The dense smoke currently hanging over our part of the country has had me thinking about beetles. Why beetles, you say? Pine bark beetles and relatives (genus Dendroctonus) are notorious for killing large stands of coniferous trees (Fir, Larch, Pine, etc.) – even their scientific name translates to “tree killer”.
As time goes by and environmental stressors increase, we’re seeing more and more tree die-offs related to these bark beetles. Death by bark beetle can triple the rate at which trees go up in flames. It’s not fair to put all the blame on the beetles, though – tree death is ultimately caused by infection from the fungi that the beetles spread. The one bright side of how destructive these beetles and fungi are is that they have been well studied. As a result, there are many ways of controlling their infestations.
The most effective way we can control pine bark beetles on our own is by good management of our forest resources. Keep tree stands resistant to pine bark beetles by thinning trees to a healthy density – beetles are most likely to become a problem in over-crowded woods. Beetle damage will become evident by “boring dust” – spots of reddish sawdusty powder along the trunk, and “pitch tubes” – globs of resin the tree has pushed out, trying to stop a beetle’s tunneling (red pitch tubes likely indicate infestation, while yellow ones often indicate successful defense).
Remove stressed, fire-damaged, and wind-thrown trees. Promptly clean up fallen timber. Damaged and downed trees are excellent places for pine bark beetles to reproduce, and should be removed before new beetles emerge! Where one beetle feeds and reproduces, there will soon be more – pine bark beetles attract each other to damaged trees by releasing aggregation pheromones.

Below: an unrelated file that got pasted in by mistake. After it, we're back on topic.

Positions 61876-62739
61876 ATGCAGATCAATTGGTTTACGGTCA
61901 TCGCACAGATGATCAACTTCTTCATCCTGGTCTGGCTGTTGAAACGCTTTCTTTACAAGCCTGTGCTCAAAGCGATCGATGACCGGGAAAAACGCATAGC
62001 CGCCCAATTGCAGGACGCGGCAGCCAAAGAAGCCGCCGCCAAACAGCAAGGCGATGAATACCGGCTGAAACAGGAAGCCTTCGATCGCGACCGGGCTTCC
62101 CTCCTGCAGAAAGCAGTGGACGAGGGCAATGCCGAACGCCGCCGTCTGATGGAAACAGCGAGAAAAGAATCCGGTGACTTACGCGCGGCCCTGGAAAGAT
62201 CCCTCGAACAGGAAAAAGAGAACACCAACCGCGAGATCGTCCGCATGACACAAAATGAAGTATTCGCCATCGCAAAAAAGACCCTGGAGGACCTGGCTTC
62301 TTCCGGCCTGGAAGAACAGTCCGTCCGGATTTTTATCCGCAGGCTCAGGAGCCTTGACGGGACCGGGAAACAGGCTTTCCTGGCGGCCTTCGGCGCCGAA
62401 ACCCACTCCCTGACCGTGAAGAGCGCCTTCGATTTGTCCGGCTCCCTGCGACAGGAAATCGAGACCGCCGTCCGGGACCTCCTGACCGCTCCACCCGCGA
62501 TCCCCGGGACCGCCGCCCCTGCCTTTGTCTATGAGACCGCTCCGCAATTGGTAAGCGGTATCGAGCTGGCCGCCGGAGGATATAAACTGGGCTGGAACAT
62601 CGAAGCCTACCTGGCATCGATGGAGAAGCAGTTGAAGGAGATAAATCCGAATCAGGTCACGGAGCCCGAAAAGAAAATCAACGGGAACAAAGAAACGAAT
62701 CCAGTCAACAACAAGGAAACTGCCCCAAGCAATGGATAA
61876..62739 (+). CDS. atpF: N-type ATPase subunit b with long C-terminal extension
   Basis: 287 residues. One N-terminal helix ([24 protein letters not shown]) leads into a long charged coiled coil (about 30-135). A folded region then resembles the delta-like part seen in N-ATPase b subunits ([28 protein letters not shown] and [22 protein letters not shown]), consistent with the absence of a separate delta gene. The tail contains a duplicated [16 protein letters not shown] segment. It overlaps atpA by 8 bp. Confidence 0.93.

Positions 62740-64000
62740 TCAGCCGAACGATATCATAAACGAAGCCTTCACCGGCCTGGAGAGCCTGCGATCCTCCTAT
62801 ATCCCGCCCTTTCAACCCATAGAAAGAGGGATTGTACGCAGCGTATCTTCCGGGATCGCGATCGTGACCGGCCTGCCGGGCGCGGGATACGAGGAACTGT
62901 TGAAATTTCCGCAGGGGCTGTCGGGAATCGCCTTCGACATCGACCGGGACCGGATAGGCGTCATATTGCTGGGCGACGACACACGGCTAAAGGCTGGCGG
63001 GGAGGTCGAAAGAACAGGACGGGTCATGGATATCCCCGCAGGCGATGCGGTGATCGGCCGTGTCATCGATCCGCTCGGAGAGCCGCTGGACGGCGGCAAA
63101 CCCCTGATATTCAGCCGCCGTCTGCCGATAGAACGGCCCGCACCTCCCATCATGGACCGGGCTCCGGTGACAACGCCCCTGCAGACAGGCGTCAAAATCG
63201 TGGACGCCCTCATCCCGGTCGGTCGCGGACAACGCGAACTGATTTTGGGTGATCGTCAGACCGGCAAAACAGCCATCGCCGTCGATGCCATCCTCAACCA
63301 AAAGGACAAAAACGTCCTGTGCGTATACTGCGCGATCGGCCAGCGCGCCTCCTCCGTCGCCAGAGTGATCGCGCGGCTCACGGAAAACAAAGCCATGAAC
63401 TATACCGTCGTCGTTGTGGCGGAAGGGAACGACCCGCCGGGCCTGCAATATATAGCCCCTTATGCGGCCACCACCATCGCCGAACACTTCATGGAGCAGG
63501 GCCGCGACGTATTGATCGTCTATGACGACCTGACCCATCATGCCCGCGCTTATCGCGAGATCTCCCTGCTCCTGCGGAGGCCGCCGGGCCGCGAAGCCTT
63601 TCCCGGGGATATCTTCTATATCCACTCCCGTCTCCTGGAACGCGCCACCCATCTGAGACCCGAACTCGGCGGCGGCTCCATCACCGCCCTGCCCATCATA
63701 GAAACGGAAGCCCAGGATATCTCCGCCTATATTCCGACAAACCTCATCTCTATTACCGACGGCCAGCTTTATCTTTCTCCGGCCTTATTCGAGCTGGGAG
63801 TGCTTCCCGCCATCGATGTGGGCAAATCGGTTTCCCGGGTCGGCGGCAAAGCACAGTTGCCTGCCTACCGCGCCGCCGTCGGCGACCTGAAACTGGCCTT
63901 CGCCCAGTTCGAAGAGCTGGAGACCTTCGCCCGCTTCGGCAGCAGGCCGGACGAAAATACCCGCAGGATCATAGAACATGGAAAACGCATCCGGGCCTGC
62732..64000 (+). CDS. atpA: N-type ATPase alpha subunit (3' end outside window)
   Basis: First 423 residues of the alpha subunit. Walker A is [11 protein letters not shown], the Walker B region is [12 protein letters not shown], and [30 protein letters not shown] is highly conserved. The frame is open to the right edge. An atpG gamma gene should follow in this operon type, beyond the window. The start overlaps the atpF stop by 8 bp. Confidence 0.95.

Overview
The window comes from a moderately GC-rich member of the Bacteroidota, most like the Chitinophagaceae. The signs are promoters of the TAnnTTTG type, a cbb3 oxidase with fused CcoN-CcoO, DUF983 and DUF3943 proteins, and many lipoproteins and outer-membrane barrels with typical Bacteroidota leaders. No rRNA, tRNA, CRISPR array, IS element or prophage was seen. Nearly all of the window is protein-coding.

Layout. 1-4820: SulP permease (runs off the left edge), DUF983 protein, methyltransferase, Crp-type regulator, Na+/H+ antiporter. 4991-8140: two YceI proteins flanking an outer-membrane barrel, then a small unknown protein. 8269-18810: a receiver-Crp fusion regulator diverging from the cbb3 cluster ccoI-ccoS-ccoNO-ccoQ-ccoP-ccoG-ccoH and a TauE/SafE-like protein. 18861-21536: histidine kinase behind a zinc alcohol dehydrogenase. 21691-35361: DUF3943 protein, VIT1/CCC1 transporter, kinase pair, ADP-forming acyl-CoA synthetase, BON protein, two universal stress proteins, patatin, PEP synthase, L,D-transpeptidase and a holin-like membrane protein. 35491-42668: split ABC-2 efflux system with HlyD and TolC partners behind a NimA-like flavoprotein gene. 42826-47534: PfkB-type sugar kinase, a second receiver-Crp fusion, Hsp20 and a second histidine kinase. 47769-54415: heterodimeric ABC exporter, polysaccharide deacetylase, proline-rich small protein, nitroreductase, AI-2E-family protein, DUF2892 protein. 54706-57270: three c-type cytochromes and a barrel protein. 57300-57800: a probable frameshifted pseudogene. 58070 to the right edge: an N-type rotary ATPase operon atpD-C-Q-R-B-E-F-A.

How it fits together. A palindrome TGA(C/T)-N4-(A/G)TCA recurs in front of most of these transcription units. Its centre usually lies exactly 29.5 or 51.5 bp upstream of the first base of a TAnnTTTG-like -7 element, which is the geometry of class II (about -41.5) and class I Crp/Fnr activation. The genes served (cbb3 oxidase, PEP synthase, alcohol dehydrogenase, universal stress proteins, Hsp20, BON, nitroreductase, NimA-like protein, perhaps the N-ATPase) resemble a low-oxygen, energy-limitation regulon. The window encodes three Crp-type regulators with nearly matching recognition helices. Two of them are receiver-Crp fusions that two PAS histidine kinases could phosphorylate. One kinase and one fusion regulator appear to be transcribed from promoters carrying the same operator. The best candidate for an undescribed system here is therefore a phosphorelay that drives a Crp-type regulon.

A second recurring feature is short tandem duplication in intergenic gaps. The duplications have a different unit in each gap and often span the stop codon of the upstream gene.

My favorite method of control involves removing the pine bark beetles’ symbiotic fungi. Without these fungi, most of the beetles can’t reproduce well. Because it’s not practical to directly remove fungi from beetles in the wild, scientists have raised pine bark beetles in captivity. These captive-raised beetles can be inoculated with special aggressive fungi which can outcompete and kill the fungi that wild pine bark beetles carry. The thought is that captive beetles could be released and will interact with wild beetles, spreading their different fungi like a disease. The new fungus will prevent beetle reproduction and thus stop small infestations from becoming large and economically devastating ones.
Unfortunately, beetle-delivered fungal control treatments aren’t ready for public use yet – ask your Forest Service folks what beetle controls they are researching and testing! If you’re particularly concerned about pine bark beetle infestation, they may be able to use chemical measures like anti-aggregation MCH pheromone to lessen the risk.
Have you been seeing signs of pine bark beetle damage near your home?